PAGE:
Converting raised flower bed by previous owner, compost bin and.

carmkellyJune 3, 2007

Hello, help please? The flower bed is about 30 ft long with four established "bushes." It is landscaped with rocks. I've been longing to veggie garden for 23 years so dying to give this a try.

I dug down with a trowel. I think there are 3 inches worth of these rocks. I could use a pick axe the ground is so hard.

I tried another flower bed close to the house. 3 inches down is a palpable clay. The ground is damp near the house. I think the sprinkler system nearby needs help.

I look at bags of soil at Home Depot. There is one that "improves" the clay? What should I get to mix with the clay?

Also part of the raised flower bed is in direct sun. At the nursery (not Home Depot) they said, yep, it's time to plant corn, cantaloupe, cukes, and squash. In direct sun??? I asked. Yep.

I was thinking of putting tomato starters in the filtered shade since the "bushes" love it there and I feel I am getting a late start. Tomatos love sun, but do I dare put them in the direct Arizona sun, especially this late in the year?

Thanks for any help. p.s. I hope to try to be organic.

Okay, last, where can I find models of composters? This is our first house and my husband is enjoying the garage... and tools. Have any of you built a compost pile or rather a bin?

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bucks(9 Arizona)

First off I know that you can plant about anything that you want and get some sort of results. The key here is to plant in the optimum month. Plant corn? no, melons, Armenian cukes, squash? Yes. Tomatoes? No but put them in the filtered shade and try if you want. The key to the clay is to work as much organic material into it as you can afford. If you have a truck, you can pick up an entire load at 99th ave and Mcdowell. I have never seen it so cheap in my life. You need to give the microbes and the worms something to eat so they can bring this soil back to life and continue to do so. Remember the sun will eat about 10% of all of the mulch that you put down each year. Please if you have more questions I will be glad to help as I am a small organic grower in the West.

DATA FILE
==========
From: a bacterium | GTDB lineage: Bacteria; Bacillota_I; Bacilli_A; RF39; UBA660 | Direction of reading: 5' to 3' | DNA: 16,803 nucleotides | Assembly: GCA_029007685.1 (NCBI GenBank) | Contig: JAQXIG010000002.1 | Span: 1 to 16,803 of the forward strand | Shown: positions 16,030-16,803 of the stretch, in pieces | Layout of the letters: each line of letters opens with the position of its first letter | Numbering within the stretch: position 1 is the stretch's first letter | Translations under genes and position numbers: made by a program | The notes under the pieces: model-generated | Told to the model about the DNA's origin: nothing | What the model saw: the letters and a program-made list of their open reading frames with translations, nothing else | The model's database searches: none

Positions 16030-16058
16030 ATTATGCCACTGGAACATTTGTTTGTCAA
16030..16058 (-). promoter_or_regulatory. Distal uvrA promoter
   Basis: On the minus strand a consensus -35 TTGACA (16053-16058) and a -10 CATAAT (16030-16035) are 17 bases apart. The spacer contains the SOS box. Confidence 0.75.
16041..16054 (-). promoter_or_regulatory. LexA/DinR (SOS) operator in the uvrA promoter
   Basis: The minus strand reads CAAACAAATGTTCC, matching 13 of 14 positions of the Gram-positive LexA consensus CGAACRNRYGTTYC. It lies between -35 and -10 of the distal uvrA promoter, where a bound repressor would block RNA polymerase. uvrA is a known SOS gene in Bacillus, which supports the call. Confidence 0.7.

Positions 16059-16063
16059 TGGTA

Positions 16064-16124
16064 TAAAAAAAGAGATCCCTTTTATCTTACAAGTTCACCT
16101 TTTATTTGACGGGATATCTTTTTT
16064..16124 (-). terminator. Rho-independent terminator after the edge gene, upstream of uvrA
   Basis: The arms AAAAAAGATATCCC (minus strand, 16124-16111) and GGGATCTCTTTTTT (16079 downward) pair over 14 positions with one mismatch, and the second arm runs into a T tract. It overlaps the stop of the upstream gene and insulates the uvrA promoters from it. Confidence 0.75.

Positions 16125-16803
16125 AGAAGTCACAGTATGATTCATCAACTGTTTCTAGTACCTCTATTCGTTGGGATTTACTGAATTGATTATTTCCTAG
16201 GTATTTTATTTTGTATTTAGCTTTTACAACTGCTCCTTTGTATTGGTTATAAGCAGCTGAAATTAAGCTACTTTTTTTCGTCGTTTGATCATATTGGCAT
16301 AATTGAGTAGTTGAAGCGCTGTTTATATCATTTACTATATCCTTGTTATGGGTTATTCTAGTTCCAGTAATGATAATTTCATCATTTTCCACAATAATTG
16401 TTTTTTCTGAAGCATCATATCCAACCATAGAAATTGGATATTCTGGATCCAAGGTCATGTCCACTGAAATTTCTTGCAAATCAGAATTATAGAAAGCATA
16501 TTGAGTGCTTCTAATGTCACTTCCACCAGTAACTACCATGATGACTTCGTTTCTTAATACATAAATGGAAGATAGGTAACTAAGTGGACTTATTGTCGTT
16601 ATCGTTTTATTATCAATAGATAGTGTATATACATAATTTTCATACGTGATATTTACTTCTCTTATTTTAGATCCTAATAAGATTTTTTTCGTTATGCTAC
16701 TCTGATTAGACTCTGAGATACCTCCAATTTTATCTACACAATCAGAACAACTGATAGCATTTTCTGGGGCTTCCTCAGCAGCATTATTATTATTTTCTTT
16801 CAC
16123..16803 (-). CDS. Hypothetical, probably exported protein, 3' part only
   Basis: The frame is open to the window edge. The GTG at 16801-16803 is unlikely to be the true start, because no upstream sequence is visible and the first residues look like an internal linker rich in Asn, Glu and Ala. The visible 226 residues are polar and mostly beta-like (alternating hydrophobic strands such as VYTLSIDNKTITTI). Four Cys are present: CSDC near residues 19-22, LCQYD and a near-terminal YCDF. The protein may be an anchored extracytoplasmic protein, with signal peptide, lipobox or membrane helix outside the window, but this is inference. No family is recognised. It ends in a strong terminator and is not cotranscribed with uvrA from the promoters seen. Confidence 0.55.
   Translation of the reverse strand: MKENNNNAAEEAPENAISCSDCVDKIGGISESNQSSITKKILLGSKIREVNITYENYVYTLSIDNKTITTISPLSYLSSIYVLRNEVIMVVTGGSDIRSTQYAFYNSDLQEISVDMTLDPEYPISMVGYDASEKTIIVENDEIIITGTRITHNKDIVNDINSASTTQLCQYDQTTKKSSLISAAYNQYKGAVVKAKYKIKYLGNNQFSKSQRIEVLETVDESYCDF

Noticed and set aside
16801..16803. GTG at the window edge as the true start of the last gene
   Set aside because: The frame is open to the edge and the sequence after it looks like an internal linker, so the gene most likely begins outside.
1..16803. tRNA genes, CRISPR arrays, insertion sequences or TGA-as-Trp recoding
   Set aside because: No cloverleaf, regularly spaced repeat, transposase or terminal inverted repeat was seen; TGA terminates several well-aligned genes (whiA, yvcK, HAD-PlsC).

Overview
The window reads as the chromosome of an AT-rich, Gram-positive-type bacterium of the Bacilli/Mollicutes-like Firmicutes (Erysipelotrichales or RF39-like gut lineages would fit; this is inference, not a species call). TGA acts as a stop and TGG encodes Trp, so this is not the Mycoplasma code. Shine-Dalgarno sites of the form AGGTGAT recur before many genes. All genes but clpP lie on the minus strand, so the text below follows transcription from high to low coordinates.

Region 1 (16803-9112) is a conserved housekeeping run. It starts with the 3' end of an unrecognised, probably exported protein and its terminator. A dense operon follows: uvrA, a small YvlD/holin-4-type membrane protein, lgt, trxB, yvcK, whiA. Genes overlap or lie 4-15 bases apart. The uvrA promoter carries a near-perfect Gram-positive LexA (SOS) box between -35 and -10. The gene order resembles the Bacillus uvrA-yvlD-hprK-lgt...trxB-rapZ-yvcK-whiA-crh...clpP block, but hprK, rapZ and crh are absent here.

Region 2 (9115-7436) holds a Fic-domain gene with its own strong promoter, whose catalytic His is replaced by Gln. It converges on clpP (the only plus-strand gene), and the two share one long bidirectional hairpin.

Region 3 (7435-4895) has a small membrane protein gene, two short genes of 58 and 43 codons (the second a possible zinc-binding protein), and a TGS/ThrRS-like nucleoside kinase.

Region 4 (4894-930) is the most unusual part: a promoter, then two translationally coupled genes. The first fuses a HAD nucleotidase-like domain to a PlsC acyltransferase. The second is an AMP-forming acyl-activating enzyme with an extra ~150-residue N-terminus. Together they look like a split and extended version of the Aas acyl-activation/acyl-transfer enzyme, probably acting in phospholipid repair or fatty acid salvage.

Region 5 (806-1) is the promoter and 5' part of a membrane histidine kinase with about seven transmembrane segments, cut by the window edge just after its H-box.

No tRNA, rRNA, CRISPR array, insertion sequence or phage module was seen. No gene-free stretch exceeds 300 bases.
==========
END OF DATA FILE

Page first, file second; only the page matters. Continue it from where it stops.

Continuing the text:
Why do you want a composter? Put it right on the soil. Use your lawn mower to cut it small and put it right back in the soil. Feed that dirt!

    Bookmark   June 4, 2007 at 8:11PM
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Hi Carmkelly,

There are an amazing assortment of vegetables you can grow here in the desert, but as bucks mentioned, the key is soil preparation.

Locate your garden beds where they will receive at least six hours of sun, preferably not against a west facing wall where reflected heat will be a problem. Before you try to dig you'll need to moisten the area to a depth of about 10 inches. Run your drip system or lay a hose in the area and allow it to slowly water the area. You can also use a soaker hose. Wait three or four days and then till the soil. You will want to add a 4 inch layer of organic matter (compost, mulch), and a 4 inch layer of sand. Till into 4 inches of native soil and, voila, you'll have about a foot of good garden soil.

Each year you will need to add another layer of organic matter to the soil because here in the alkaline soil of the southwest it decomposes rapidly.

I've included a link to information from the University of Arizona on growing vegetables and herbs. It has a time table that will show you when to plant depending on the season.

Good luck.

Here is a link that might be useful: Vegetable Planting Calendar

    Bookmark   June 6, 2007 at 11:30AM
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tomatofreak(Z9 Phx USA)

Bucks, would you give a little more info about the place at 99th Ave. and McDowell? What's the name of the company? And by cheap, how cheap? Thanks for all info; I'm way away but would love to go get some material for an area I want to build up.